“At the time Milgram’s study was big news. Milgram explained his results by the power of the situation. This was a social psychology experiment which appeared to show, beautifully in fact, how much social situations can influence people’s behavior. The experiment set off a small industry of follow-up studies carried out in labs all around the world. Were the findings still true in different cultures? By and large the answers were that even when manipulating many different experimental variables, people were still remarkably obedient. (2007)” Between the Milgram experiment and all the other little experiments ended up raising a lot of eye brows and controversial discussions about the ethics of doing such research. Subjects were exposed to emotional stress, psychological stress and physical stress while being in the experiment (Cherry). Milgram wanted to answer questions which plagued society for a long time, such as “Was human nature inherently evil or could reasonable average people be coerced by authority into performing unnatural actions?”

Many believe the study to be unethical due to the fact that the subjects were not fully aware of what it was Milgram was doing. The subjects were deceived into believing they were causing pain and suffering to another human being, when in reality the victim was not in any suffering or pain at all. The fact that they believe they were causing pain to someone else could have caused the subject to become psychologically and emotionally distraught in the long run. The subjects were lied to when they were told the experiment was about punishment being a factor in learning, when in reality the experiment was about the subjects own obedience to authority figures. Because of the stress that a lot of the subjects experienced after the experiment, the experimental code of ethics was placed under review.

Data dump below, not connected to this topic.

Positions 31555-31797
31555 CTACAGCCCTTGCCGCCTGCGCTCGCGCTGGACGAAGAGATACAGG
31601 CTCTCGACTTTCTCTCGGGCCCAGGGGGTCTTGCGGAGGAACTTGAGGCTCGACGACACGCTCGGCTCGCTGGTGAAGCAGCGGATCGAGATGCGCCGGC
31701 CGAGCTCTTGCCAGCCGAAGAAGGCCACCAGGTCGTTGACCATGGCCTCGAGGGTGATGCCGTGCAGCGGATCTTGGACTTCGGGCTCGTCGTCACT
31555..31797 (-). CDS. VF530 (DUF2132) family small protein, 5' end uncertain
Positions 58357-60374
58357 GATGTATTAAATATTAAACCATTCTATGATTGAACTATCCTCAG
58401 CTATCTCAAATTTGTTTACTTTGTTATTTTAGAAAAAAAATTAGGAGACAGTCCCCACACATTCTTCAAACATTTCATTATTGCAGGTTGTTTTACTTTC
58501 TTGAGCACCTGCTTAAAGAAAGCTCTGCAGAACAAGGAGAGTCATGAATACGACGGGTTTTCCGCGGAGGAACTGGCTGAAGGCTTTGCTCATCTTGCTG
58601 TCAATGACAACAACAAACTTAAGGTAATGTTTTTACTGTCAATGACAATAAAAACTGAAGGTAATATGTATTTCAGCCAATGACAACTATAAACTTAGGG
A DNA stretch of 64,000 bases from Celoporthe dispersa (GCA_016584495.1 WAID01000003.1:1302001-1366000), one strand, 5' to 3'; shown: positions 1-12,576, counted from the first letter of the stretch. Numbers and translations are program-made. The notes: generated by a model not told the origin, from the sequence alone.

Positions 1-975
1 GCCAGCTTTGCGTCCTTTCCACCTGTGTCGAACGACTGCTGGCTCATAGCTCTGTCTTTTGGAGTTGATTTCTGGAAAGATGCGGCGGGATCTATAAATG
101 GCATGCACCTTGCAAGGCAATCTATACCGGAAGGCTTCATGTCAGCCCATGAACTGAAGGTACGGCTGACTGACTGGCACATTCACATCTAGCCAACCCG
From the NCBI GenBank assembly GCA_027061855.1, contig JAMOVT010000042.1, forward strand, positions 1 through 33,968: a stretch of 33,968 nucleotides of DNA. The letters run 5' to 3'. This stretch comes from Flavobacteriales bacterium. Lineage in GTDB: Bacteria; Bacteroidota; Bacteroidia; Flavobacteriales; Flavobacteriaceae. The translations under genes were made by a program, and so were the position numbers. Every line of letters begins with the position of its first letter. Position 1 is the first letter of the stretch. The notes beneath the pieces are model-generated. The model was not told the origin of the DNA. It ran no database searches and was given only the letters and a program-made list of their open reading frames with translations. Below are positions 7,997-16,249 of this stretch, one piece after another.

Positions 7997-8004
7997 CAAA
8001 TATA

It brought so much uproar amongst the psychological world and caused the code of ethics to be reviewed and ultimately changed. The clause “No mental harm should come to participants” was added to the ethical code in the end. “Milgram’s experiment has become a classic in psychology, demonstrating the dangers of obedience. While this experiment suggests that situational variables have a stronger sway than personality factors in determining obedience, other psychologists argue that obedience is heavily influenced by both external and internal factors, such as personal beliefs and overall temperament (Cherry).” In my opinion I can see the good and bad in this experiment. I believe that Milgram proved his theory in the end. However, it is doubtful that any new experiments will be conducted on this subject due to the up roar around it. In the end it’s up to each individual to make their own opium on it and decide what it means to them with only the results we have.

Works Cited

Cherry, K. (2012). The Milgram Obedience Experiment, The Perils of Obedience. About.com Guide, http://psychology.about.com/od/historyofpsychology/a/milgram.htm

Milgram, S. (1974). Obedience to authority: An experimental view. Harpercollins

Milgram, S. (1973). The perils of obedience. Harper’s Magazine, 62-77.

N/A. (2007). Stanley Milgram: Obedience to Authority Or Just Conformity? http://www.spring.org.uk/2007/02/stanley-milgram-obedience-to-authority.php